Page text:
He followed me inside, where I promptly gave him a Pupperoni treat.

But as he slept that afternoon (and as I fell asleep that night), scary images raced through my mind:

What if he’d seen a squirrel or cat and given chase?

What if he’d become disoriented in the world beyond the gate and couldn’t find his way back home?

What if I’d had to track him all over the county?

What if someone had stolen him?

What if a strange dog had come into our back yard?

What if I hadn’t checked that gate?

Those whose hearts have never been claimed by a dog probably can’t understand the panic I felt. Pets rely on us their entire life, not like babies who eventually grow up and often move away.

So St. Francis, thank you for the insistent nudge, for looking after my Sheltie!

And next time, I don’t care how reliable a worker is — you can bet I’m going to check that gate before sending my doggie outside.

Sheltie Paws

Like many other long-haired breeds, Shelties require at least periodic grooming.

They’re naturally clean, but you still have to bathe and brush, as well as trim excess fur in places like ears and feet.

Normally, I do my doggin’s grooming myself. His breeder has graciously mentored me and, while I’m no expert, my dog comes away looking like a Sheltie should look.

It also gives us a chance to bond, accustoms him to being handled, and saves a few bucks!

But last week, after returning from Gulfport, I decided to take him to a local groomer, one he’s been to several times before, one who usually does a decent job with him.

Until this time.

This is what his front paws look like after her grooming:

Bad Sheltie paw

Eeek, ugly!

 

 

 

 

 

 

 

 

 

 

Notice how the nails look like talons and the fur is “sliced” back to expose the claws? Notice the sprigs of hair sticking out all over? You can’t really tell in this photo, but it’s cut in layers, almost exposing the foot.

Nothing close to what a true Sheltie paw should look like. She must have used straight scissors, when you’re only supposed to use thinning shears to blend the furs.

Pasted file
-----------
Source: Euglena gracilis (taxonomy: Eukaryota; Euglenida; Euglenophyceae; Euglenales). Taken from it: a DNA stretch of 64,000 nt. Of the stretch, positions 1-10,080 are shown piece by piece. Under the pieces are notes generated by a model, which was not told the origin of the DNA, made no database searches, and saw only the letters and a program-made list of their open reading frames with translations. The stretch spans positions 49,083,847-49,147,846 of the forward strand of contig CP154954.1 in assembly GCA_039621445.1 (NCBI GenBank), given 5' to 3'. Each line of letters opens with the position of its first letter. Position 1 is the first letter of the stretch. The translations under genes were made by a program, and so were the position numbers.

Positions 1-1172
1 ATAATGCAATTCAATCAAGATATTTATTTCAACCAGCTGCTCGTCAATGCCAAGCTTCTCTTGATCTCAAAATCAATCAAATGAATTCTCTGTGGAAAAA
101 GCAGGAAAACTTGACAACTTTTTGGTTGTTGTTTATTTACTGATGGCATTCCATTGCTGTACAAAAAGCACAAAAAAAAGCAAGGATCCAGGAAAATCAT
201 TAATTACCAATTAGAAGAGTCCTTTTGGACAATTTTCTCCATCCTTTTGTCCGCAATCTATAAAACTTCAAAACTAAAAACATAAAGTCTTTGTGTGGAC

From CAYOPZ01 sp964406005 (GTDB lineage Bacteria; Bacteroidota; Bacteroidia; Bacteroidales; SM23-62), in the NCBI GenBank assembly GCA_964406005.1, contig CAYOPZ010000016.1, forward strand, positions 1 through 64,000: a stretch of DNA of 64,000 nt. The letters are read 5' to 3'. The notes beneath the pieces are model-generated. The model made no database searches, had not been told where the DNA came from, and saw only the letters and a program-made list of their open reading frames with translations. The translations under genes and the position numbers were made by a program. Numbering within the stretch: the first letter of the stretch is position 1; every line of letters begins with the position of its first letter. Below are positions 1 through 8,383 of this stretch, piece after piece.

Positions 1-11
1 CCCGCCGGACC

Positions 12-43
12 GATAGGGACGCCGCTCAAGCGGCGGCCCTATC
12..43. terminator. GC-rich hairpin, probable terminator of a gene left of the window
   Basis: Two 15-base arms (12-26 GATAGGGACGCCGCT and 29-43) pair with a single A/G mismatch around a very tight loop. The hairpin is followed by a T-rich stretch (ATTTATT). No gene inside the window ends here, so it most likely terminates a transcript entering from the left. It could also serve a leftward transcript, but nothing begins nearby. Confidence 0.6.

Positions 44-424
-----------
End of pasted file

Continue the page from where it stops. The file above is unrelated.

So what does a true Sheltie paw look like? This:

Pretty Sheltie paws, thanks to Sheltie Nation for the image

 

 

 

 

 

 

 

 

 

See how the nails don’t stick out? See how the feet look like tight cotton balls?

It’s not easy to do, but if you’re going to capture that pretty Sheltie look, you’ve got to make the feet right!

In all fairness, my boy’s groomer admitted to feeling lousy with a head cold; she didn’t admit (or deny) having a flunky sub on the grooming for her, but what else can I conclude?

No, my Sheltie isn’t a show dog, but he’s MY show dog. And I know he knows he’s not at his prettiest with paws this ugly.

Still, fur grows out eventually, and his will, too. When that happens, count on me to do the trimming!

Notre Dame Football, part 1

I just got back from my first football weekend at Notre Dame, and I’m stoked to capture it all! But, writer that I am, I took in so many impressions I’ll have to break them up over a few days’ time.

Let’s get the preliminaries out of the way today.

This was a BIG DEAL for me. I imagine lots of people go to college football games every year, but I’m one who hasn’t.

Not that I haven’t wanted to.

It’s just that I live 500 or so miles from my alma mater (Go Rebels!), and that’s a pretty far piece to travel for a three-hour game.

So I watch on TV every Saturday, screaming at the screen, yelling with the fans, and scaring my poor Sheltie senseless!

And even when I was an undergrad, I was in the Band all four years, so I never really had to figure out the logistics of attending a game. Things like: how do you get a ticket, where can you park, what can you bring (or not bring) into the stadium, how do you find your seat.

That sort of thing.

So last year, when My Favorite Domer asked me to come to a Notre Dame game, I panicked and put him off. Couldn’t get tickets, couldn’t get a hotel room.

‘Fraidy-cat. Big time.

This year, he tried again, only he was ready for my excuses. He fired up his laptop and found me a convenient hotel (so it was in the next county, but Indiana isn’t that big!); he even sent me a link to order my tickets online.

How could I refuse?

My sister (who’s been married forever) said I was very brave to try something like this by myself. Several friends, jealous they couldn’t get tickets for the season’s first game under a brand new coach, insisted I take LOTS of pictures so they could experience it vicariously. Even my mom volunteered to go with me and stay in the hotel “so I wouldn’t be alone.”

They thought I was NUTS for wanting to be alone!

But I wasn’t. There were 80,000-plus fans screaming right alongside me!

Tomorrow, I’ll share more sights and sounds from campus.